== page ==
Sisak-Moslavina County within Croatia
|• "Župan||Ivo Žinić ("HDZ)|
|• Total||4,468 km2 (1,725 sq mi)|
|• Density||39/km2 (100/sq mi)|
|"ISO 3166 code||HR-03|
Sisak-Moslavina County ("Croatian: Sisačko-moslavačka županija) is a "Croatian "county in eastern "Central Croatia and southwestern "Slavonia. It is named after the city of "Sisak and the region "Moslavina just across the river "Sava. According to 2011 census it is inhabited by 172,000 people.
This county features the "ancient Roman city of "Siscia—today's "Sisak. Siscia was the largest city of the whole region back then, a "Pannonian capital, probably due to its position on the confluence of the "Kupa and Sava rivers. The city's "patron saint is its first "Christian bishop, "St. Kvirin, who was tortured and almost killed during "Diocletian's persecution of Christians. Legend has it that they tied him to a millstone and threw him into a river, but he freed himself from the weight, escaped and continued to preach his faith.
The town may have lost importance with the fall of one empire, but it recovered it soon enough with the rise of another: Sisak became famous for crucial battles between European armies and the "Ottoman Turks. In particular, the battle of 1593 when the Ottoman army first suffered a large defeat. The ban "Toma Bakač Erdedi who led the defense in this battle became famous throughout Europe.
Today, Sisak features the largest Croatian metallurgic factory (supported by the "University of Zagreb's Faculty of "Metallurgy also in the city) and the largest "oil refinery. These are coupled with the "petrochemical facilities in the nearby town of "Kutina, the first recorded mention of which was in 1256 by king "Béla IV. "Moslavina is probably the most picturesque part of this county, with the natural park "Lonjsko polje near the rivers "Lonja, "Ilova and "Pakra.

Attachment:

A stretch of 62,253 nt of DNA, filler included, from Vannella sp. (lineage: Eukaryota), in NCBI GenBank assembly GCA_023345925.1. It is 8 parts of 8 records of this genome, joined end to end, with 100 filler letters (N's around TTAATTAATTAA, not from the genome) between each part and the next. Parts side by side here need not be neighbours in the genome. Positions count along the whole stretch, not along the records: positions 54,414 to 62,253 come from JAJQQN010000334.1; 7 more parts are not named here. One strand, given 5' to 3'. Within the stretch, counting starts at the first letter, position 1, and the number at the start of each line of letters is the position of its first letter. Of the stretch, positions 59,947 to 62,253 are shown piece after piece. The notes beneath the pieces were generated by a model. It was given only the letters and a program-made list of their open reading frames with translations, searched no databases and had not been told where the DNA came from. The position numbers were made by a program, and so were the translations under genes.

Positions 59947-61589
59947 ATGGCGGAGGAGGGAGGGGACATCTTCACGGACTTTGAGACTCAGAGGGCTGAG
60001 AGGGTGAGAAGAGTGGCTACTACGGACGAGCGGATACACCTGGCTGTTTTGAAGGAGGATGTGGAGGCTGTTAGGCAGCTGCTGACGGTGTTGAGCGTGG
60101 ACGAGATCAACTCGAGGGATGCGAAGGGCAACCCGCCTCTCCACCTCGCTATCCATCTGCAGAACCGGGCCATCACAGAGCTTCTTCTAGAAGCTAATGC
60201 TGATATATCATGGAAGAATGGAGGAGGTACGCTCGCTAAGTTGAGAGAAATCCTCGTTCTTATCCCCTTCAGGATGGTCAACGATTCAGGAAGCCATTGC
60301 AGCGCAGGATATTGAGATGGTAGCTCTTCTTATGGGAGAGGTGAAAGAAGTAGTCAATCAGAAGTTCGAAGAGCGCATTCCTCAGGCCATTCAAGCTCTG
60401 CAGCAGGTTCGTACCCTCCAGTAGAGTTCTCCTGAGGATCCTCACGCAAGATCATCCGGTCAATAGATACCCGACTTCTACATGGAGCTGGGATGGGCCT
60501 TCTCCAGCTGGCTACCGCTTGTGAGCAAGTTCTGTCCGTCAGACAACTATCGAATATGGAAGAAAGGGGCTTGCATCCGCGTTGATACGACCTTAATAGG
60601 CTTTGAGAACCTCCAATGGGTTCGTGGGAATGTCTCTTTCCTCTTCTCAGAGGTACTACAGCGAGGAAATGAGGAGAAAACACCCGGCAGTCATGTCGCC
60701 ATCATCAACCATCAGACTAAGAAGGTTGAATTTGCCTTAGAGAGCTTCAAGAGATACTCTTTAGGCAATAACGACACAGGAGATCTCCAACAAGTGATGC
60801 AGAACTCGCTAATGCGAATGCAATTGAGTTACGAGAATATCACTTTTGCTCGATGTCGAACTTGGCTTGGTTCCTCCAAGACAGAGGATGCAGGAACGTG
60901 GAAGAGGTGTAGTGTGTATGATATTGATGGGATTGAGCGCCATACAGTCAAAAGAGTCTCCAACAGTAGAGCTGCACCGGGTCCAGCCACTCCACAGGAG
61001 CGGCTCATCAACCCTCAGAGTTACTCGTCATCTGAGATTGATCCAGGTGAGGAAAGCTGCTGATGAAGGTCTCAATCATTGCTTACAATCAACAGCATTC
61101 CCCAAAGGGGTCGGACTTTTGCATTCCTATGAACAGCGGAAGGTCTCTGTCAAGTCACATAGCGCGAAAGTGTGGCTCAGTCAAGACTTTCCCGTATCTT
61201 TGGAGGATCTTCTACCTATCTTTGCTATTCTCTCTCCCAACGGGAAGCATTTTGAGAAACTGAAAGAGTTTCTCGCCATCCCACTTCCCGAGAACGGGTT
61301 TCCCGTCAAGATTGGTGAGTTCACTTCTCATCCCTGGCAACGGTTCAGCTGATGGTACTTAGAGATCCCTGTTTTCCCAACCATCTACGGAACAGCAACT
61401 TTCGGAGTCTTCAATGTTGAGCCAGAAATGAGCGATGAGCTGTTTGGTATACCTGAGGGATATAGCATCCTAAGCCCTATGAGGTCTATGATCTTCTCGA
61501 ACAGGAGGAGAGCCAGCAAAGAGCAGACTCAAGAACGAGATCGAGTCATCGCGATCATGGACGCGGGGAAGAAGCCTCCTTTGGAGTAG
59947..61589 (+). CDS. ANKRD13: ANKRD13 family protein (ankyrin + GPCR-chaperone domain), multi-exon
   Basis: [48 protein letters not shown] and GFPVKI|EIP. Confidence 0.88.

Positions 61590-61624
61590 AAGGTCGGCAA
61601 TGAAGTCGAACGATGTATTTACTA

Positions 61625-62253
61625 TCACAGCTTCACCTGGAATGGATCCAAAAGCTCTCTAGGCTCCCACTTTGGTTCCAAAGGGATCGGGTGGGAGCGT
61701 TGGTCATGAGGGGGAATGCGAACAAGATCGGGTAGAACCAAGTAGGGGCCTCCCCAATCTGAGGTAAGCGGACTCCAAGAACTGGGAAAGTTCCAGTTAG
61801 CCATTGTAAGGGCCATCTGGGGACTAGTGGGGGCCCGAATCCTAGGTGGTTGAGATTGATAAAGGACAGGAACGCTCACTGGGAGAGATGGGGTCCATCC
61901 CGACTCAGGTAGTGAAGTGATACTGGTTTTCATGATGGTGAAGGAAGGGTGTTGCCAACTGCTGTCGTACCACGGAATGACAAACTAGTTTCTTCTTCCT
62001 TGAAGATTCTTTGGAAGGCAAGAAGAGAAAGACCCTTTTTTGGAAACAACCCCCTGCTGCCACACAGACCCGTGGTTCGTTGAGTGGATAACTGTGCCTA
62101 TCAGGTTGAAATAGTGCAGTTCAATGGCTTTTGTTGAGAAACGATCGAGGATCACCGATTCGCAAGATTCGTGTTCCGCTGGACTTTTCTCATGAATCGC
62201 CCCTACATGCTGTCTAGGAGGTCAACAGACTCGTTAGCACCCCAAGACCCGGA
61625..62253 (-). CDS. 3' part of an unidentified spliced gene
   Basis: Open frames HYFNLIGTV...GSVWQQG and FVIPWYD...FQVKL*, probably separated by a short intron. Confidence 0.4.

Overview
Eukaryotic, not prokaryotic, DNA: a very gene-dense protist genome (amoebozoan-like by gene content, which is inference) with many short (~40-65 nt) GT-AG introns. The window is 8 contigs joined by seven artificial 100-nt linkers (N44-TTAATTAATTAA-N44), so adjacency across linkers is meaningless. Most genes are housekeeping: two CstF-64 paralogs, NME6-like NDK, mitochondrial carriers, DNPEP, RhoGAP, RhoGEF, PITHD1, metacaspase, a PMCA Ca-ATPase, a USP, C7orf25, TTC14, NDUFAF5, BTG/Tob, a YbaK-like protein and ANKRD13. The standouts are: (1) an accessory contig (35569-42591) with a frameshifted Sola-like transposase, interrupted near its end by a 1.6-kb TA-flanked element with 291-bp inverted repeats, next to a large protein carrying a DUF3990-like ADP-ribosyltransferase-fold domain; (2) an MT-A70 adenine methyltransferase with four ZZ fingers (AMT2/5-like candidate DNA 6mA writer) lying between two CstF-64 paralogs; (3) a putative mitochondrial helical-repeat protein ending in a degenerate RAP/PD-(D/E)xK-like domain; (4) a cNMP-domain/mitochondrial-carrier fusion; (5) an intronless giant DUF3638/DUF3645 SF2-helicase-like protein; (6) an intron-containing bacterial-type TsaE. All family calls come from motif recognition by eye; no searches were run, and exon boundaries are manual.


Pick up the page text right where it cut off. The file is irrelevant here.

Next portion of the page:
This county also extends far to the south to the border with "Bosnia, and in this southern part of the county one can find a small town of "Topusko, which has another one of those "spas typical for Central Croatia, although this one stands out with seniority because it dates back to the "neolithic age.
Sisak-Moslavina County borders on the "Karlovac County in the west, "Zagreb County in the north, "Bjelovar-Bilogora County and "Požega-Slavonia County in the northeast, and finally "Brod-Posavina County in the east.
Sisak-Moslavina county is subdivided as follows:
As of the 2011 census, the county had 172,439 residents. The "population density is 39 people per km2.
|Historical populations of Sisak-Moslavina County|
|Source: Naselja i stanovništvo Republike Hrvatske 1857–2001, "Croatian Bureau of Statistics, Zagreb, 2005|
Population change 1857-2011
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